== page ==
Wednesday, September 29, 2004

Why the US Does Not Have Enough Arabic Translators

Since keeping its base happy was more important than actually collecting information on terrorists, the Bush administration discharged as many as 37 soldiers who were training to be Arabic translators. And this was just since 2002 - after 9/11!

Why were they discharged? Because they were openly gay. This was strikingly shortsighted behavior two years ago, and it may now be coming back to haunt Americans.

In certain parts of the military, openly gay soldier have not been discharged when their skills were deemed necessary to national security. But what could be more necessary to national security at this time than skilled Arabic translators?

On September 27, 2004, the FBI announced that it was behind in translating Arabic documents and tapes. Not only that, but some tapes were being automatically deleted before they could be examined. Since the FBI typically hires many former military members, they might not be so far behind if not for the institutionalized homophobia of the Bush administration.

The only way we can maintain a civil, modern, safe society is to use the talents of all. I want a president in office who understands this, and that's why I'm voting for John Kerry.

[[I've also submitted this as a Letter to the Editor at the Post-Gazette, and added it as a page to The Facts Do Matter.]]

Sunday, September 12, 2004

Gee Whiz, Slow Again!

After renaming my blog a few weeks back, I haven't posted in nearly a month. I was somewhat overwhelmed by getting ready for Noreascon IV, this year's World Science Fiction Convention in Boston. While I'd changed jobs in the course of convention planning (resigned from being the Exhibits division director to taking a less stressful job as the FANAC exhibit area head and general Exhibits staffer), I was still pretty busy.

Over the last two weeks, while I was pretty much happy by how the convention went, I've been surrounded by the deaths, illnesses, and bad luck of friends and family members. Longtime Boston fan George Flynn died just before Worldcon. I've known George since my early days in fandom, and enjoyed his writing and appreciated his proofreading work on many NESFA and MCFI publications. My sister-in-law lost her job just a few months after my brother lost his, and her brother is terminally ill. My mother landed in the hospital after she couldn't walk one morning (she has a knee problem and it sounds like she may need surgery). And, yesterday, when Jim and I visited a shop we hadn't visited in a few months, we heard of the sudden, tragic death of the store's co-owner earlier in the summer. We'd been going to Mellinger's a few times a year since we found it just after we moved to Pittsburgh eleven years ago.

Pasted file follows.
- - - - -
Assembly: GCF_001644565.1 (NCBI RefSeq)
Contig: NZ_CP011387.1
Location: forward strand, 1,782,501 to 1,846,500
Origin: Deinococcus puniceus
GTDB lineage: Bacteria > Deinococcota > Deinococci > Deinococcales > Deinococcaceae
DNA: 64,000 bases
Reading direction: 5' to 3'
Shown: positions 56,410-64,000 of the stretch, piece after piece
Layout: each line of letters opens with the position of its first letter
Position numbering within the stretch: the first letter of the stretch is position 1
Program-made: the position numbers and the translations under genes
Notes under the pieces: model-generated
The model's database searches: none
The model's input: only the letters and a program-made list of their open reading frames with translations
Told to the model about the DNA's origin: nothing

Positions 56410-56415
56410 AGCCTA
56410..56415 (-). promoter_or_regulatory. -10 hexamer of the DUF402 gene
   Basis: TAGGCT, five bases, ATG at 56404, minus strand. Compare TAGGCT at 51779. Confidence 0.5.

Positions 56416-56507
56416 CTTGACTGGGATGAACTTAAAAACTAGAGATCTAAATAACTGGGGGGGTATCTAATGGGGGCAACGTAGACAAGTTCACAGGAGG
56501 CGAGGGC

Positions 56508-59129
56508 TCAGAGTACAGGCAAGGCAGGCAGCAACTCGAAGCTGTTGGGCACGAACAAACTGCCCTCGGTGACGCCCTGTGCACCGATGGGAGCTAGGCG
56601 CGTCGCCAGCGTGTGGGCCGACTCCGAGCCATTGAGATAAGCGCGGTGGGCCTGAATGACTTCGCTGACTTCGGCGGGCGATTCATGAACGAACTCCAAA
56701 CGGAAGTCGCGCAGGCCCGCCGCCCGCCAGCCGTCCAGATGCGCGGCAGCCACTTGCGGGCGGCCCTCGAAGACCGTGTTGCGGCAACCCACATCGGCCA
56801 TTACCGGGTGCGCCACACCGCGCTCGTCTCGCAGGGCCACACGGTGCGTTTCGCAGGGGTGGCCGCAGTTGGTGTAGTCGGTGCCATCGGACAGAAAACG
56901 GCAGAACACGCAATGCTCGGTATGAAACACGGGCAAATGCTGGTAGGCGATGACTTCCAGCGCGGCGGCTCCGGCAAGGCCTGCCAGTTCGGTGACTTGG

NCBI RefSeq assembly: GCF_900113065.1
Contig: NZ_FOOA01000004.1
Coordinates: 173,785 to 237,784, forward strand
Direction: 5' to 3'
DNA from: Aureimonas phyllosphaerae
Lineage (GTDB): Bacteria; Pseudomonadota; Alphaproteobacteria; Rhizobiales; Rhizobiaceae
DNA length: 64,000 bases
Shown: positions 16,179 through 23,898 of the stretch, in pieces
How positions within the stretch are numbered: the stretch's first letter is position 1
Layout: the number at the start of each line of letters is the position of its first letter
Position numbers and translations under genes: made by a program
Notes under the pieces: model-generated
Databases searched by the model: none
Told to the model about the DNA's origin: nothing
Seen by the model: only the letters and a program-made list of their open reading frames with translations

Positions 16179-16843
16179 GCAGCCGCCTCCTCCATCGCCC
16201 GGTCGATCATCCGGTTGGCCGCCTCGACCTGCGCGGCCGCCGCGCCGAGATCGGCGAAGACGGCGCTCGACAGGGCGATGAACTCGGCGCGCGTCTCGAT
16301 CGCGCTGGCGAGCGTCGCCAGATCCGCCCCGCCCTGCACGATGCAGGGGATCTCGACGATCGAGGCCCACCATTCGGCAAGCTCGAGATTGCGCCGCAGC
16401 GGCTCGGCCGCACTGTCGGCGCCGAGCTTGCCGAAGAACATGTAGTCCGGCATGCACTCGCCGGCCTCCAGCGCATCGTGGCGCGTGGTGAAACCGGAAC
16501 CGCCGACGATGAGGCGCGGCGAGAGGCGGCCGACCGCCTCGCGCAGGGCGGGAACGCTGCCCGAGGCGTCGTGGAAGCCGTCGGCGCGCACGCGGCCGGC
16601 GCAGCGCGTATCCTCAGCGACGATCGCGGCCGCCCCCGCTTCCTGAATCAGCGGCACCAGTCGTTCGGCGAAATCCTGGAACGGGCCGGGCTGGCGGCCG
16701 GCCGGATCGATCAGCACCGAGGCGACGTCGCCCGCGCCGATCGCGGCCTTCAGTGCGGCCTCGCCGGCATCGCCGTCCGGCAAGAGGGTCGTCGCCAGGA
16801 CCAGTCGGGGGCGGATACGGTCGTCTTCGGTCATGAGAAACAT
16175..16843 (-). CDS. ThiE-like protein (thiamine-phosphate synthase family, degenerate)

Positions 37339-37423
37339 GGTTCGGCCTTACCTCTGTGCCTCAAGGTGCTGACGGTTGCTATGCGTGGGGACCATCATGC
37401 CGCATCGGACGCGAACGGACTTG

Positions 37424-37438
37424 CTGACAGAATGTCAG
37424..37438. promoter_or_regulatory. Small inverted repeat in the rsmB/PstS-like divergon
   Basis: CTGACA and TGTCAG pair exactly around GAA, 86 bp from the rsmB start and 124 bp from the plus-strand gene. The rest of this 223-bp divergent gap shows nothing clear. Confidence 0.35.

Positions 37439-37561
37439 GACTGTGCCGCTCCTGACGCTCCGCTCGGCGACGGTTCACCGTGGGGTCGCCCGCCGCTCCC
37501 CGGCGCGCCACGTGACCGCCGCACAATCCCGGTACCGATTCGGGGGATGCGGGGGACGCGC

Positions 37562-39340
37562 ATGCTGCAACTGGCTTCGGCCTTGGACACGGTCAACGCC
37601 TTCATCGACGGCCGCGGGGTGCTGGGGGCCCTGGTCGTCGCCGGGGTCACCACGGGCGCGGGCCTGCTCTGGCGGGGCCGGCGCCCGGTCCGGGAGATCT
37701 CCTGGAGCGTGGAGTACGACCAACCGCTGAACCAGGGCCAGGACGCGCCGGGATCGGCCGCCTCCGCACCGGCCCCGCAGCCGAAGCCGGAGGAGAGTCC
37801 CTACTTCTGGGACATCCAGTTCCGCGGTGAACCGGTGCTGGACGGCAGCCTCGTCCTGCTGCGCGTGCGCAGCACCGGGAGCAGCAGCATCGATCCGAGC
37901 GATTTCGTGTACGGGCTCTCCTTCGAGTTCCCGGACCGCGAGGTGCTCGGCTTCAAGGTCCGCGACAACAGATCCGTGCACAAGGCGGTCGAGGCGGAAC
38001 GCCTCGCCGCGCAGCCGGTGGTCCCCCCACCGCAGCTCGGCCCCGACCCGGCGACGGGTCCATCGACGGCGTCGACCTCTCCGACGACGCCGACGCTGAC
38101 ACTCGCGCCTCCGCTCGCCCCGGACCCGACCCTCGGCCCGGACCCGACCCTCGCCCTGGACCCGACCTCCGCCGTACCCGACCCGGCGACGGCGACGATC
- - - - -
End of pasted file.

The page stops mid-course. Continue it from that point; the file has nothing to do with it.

I'm not chronically sad or depressed, but my insomnia continues to be bad, which means my concentration is bad, I work very slowly, and I'm unbelievably forgetful. I hope to upload lots of Worldcon photos and even write a report. This will probably take some time. I also hope to help organize the many photos we collected for the Web site over the next few months.

Worldcon, while busy and frazzled at times, was mostly pretty pleasant. I was thrilled by how well The Mended Drum worked out - while I can't take design credit, I can take concept credit! The Art Show was about the best since MagiCon. First Night and the Friday Night Events were different events that both went very well. While the Hugos ran much longer than I expected, Neil Gaiman did a fine job as MC. I hear the Program was great - at least the items I was on went very well. We also had some lovely meals out with friends (at Brasserie Joe's, Leagal Seafood, Summer Shack, and the Pour House), and I got to take my Dad out for his 75th birthday (Durgin Park) and my youngest brother out for his 40th birthday (Marche Move-n-Pick).

Jim and I spent a few days up in Gloucester after Worldcon, a nice break before returning home that I really appreciated. We had an elegant dinner at Ocean View Inn (where we also stayed) and lovely breakfasts at Sugar Magnolia. We also drove and walked around Gloucester and Rockport, and hiked through Halibut State Park up in northern Cape Ann.